**Invariance of a lagrangian.**

Suppose we have a Lagrangian $L(q,\dot q)$ defined on the space (tangent bundle of the configuration manfiold of a classical system) of generalized positions $q$ and velocities $\dot q$. Suppose further that we have a transformation $T_\epsilon$ defined on this space, then we say that the Lagrangian is **invariant** under this transformation provided
$$
L(T_\epsilon(q,\dot q)) = L(q, \dot q)
$$
The Lagrangian is said to be **infinitesimally invariant** under $T_\epsilon$ provided
$$
L(T_\epsilon(q,\dot q)) = L(q, \dot q) + \mathcal O(\epsilon^2)
$$
In other words, it is invariant to first order in $\epsilon$. As you can readily see, infinitesimal invariance is weaker than invariance.

Interestingly, *only infinitesimal invariance of the lagrangian is required for certain results (most notably Noether's theorem) to hold*. This is one reason why infinitesimal transformations, and therefore Lie groups and Lie algebras, are useful in physics.

**Application: Noether's theorem.**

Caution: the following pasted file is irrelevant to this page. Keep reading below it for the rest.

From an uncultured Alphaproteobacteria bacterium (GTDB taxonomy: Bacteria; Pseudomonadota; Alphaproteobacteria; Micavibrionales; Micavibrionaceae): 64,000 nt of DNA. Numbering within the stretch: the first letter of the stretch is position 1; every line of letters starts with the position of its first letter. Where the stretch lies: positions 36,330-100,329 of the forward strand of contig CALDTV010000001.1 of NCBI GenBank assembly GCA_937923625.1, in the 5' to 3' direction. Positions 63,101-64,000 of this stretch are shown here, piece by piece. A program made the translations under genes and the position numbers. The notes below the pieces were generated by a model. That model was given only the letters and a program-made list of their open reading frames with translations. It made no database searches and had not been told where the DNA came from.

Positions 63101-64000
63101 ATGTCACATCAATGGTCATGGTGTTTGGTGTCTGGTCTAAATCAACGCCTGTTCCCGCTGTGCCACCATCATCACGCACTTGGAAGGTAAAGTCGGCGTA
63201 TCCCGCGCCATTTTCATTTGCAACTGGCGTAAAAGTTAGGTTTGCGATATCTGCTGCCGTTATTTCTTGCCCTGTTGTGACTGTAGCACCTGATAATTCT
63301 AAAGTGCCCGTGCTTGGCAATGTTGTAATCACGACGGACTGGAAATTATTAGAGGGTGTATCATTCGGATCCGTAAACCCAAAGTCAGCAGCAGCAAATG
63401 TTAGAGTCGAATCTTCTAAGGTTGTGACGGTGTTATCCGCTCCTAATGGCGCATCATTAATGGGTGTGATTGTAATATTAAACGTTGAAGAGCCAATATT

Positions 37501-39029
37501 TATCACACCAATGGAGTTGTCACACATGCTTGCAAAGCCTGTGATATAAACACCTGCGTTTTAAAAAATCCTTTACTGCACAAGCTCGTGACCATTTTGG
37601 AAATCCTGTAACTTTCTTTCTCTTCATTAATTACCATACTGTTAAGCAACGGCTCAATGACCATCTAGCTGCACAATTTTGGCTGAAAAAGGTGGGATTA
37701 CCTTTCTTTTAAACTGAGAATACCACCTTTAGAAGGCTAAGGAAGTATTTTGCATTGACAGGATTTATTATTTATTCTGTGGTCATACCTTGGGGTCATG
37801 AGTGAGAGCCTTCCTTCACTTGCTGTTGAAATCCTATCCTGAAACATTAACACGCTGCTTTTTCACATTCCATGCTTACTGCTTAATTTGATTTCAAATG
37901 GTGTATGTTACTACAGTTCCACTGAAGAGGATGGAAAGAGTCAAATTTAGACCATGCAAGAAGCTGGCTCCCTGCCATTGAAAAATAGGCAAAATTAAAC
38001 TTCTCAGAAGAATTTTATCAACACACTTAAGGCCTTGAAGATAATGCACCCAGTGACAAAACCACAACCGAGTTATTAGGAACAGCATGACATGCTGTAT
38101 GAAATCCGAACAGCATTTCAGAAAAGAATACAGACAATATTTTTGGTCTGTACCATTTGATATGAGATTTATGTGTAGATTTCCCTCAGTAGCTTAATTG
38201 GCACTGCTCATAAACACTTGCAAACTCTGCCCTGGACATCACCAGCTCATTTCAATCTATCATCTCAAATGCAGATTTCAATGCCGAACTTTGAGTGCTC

Let a Lagrangian $L:\mathscr C\times\mathbb R$ be given where $\mathscr C$ is some sufficiently well-behaved space of paths on configuration space $Q$. Given a one-parameter family of transformations $T_\epsilon:\mathscr C\to\mathscr C$ starting at the identity. The first order change in the Lagrangian under this transformation is $$ \delta L(q,t) = \frac{\partial}{\partial\epsilon}L(T_\epsilon(q),t)\Big |_{\epsilon=0} $$ One (not the strongest) version of Noether's theorem says that if $L$ is local in $c$ and its first derivatives, namely if there is a function $\ell$ such that (in local coordinates on $Q$) $L(q,t) = \ell(q(t), \dot q(t), t)$ and if $$ \delta L(q,t) = 0 $$ for all $c\in\mathscr C$ that satisfy the equation of motion, namely if the Lagrangian exhibits infinitesimal invariance, then the quantity $$ G = \frac{\partial \ell}{\partial \dot q^i}\delta q^i, \qquad \delta q^i(t) = \frac{\partial}{\partial\epsilon}T_\epsilon(q)^i(t)\bigg|_{\epsilon=0} $$ is conserved along solutions to the equations of motion. The proof is a couple lines; just differentiate $G$ evaluated on a solution with respect to time and use the chain rule and the Euler-Lagrange equations to show it's zero.